On a recent morning, I walked about a dozen clicks through the neighbourhood. Apart from the dust (one of these days I promise to write something about the politics of dust), what struck me most was the number of places to pray (six churches and two mosques) and places to play: Zero.
This is not to say that children do not have anywhere or anything to play with: I saw a primary school with what its directors will argue is a playground, but which any school inspector worth their salt would correctly identify as a prison yard.
There were interesting observations to make about the places of worship. The ones belonging to the older established Christian denominations tended to sit on larger expanses of land and had grander structures, including some stained glass panels.
From a respectful distance, your columnist could see that members of the congregation wore serious faces and carried themselves with grace and humility. It wasn’t clear whether this was because it is advisable to appear humble during a weekly performance review with an omniscient authority, or feedback to the choir from whose throats escaped groaning sounds against which many silent prayers must have been directed.
The newer, mostly Pentecostal churches, were crammed on tiny pieces of land and in much simpler buildings. But they boasted imaginative, if superfluous, names and their congregants appeared more animated and joyous. They also seemed to have more bums on seats and I don’t recall seeing any choirs, although these might have been mercifully drowned out by the public address systems blaring recorded hymns.
There were also the ubiquitous sports betting shops, hair salons, speakeasy bars, hardware stores and mom-and-pop grocery shops. Of course, one couldn’t miss the roadside snack stalls selling refined-wheat chapattis enclosing anti-biotic fortified omelettes all lightly braised in electricity transformer oil and sprinkled with fresh organic dust.
While I admittedly deliberately went off the beaten path, I did not see a single public playground, swimming pool, basketball court, internet café, jobs centre, gym, laundry or coffee shop.
Part of the reason is that land around Kampala has become eye-wateringly expensive. A few smart entrepreneurs are investing in pay-as-you-play five-a-side outdoor pitches, but these are few, super tiny and often inconveniently located. The more I thought about it, the more I realised that the solution to this problem has been with us for a long time, only covered in layers of dust.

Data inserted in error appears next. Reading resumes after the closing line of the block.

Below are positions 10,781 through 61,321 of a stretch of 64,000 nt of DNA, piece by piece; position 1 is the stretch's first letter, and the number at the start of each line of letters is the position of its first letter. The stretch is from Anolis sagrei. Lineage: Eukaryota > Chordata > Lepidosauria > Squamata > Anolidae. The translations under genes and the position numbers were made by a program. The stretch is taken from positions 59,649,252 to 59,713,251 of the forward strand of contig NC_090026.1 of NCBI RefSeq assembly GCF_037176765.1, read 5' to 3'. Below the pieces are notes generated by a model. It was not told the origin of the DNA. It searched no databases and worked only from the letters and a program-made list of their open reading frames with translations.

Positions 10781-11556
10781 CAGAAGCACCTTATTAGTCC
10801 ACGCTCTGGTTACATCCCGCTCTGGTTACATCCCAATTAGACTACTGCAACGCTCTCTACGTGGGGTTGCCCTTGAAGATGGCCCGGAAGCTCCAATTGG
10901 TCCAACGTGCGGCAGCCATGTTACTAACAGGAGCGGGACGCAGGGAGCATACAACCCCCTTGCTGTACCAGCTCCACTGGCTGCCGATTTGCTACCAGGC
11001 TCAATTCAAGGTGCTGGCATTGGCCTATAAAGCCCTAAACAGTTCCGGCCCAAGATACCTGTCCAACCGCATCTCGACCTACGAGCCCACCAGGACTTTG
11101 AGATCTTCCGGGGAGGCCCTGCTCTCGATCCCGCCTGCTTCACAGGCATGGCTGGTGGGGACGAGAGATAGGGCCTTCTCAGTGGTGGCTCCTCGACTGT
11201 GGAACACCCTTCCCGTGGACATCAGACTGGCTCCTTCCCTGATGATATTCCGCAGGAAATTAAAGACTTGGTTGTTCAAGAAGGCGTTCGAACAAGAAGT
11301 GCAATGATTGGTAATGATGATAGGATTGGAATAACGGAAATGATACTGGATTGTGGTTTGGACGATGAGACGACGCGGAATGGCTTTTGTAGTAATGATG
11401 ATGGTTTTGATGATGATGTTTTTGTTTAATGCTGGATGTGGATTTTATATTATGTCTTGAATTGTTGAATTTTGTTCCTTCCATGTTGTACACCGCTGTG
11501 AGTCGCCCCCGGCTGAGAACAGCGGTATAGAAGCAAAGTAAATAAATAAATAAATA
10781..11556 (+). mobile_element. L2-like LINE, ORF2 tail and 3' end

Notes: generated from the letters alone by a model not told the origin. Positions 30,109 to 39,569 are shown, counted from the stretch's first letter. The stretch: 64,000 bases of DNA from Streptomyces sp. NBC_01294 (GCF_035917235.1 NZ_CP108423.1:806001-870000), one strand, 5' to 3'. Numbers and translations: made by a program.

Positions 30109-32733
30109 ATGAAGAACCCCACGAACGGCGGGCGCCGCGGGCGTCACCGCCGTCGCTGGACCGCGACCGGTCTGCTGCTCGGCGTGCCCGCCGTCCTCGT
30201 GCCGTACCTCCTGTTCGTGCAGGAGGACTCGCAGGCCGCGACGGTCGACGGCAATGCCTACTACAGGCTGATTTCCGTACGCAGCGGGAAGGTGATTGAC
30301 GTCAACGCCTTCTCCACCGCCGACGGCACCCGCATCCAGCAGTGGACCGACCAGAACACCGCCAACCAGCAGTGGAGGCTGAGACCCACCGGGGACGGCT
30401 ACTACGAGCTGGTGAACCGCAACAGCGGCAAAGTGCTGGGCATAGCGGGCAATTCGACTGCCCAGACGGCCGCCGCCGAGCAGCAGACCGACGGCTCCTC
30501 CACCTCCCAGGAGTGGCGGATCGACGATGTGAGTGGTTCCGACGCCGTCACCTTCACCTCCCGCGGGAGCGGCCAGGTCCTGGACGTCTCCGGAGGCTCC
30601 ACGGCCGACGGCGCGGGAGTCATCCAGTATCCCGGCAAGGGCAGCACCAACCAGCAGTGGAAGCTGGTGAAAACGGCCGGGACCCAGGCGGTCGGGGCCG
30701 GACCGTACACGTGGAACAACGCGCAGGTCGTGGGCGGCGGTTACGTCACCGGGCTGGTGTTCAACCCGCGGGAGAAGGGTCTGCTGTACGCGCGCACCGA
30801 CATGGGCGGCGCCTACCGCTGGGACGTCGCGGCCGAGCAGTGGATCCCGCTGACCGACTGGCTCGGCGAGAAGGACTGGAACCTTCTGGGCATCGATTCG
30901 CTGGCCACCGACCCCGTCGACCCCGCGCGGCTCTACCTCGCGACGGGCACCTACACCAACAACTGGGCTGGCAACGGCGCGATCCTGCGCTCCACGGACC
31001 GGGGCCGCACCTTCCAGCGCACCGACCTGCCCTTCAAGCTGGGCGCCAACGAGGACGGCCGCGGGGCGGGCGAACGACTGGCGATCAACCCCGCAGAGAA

See, the older churches have a lot of land because they got it mostly free from generous converts, but many are struggling to compete against the newer, funkier churches. Many have become empty white elephants sitting in the middle of vast open prime chunks of land.
What they have is a design problem. The old churches might look grand with their towering roofs and grand windows, but they are of limited use outside Sunday mass. The wooden pews are too heavy to be moved, the acoustics can be terrible and the large windows let in too much light for movies.
What we need is to redevelop these churches as multi-purpose community centres. Build a large auditorium, then smaller spaces that can be fitted out according to need. The auditorium can be used as a cinema, training room or space for public meetings, while the smaller rooms can be used as gyms, libraries, vocational training spaces, meeting rooms, crèches or cafes.
People who go to church on Sunday want to feed their souls, but many could also use a haircut, a coffee, borrow a book from a library or pick up the laundry. The reason shopping malls often kill small stand-alone stores is because they offer many services under one roof.
Now, I have heard that the Old Testament God is jealous and loves His grand temples, but I have also heard that in season two, the New Testament, He comes across as kinder, more willing to forgive and even die a little for His people. Surely, He wouldn’t begrudge us throwing back a double espresso before going in to face the choir, would He?
The different faiths or denominations could book when to use the auditorium for their services and start to compete on content rather than distribution. From a purely business point of view, this would reduce overheads, increase revenue, and the merchants would be on the periphery of the temple, not among the pews.
It would make religion more attractive to young people and religious leaders would save souls while shaping bodies and character. It would also rebuild our sense of community, which anyone walking through any neighbourhood will see, is sorely lacking.
Stained windows are great but if churches want their congregants to wake up and smell the coffee, they should throw in a café round the corner.
Mr Kalinaki is a journalist and a poor man’s freedom fighter. email@example.com.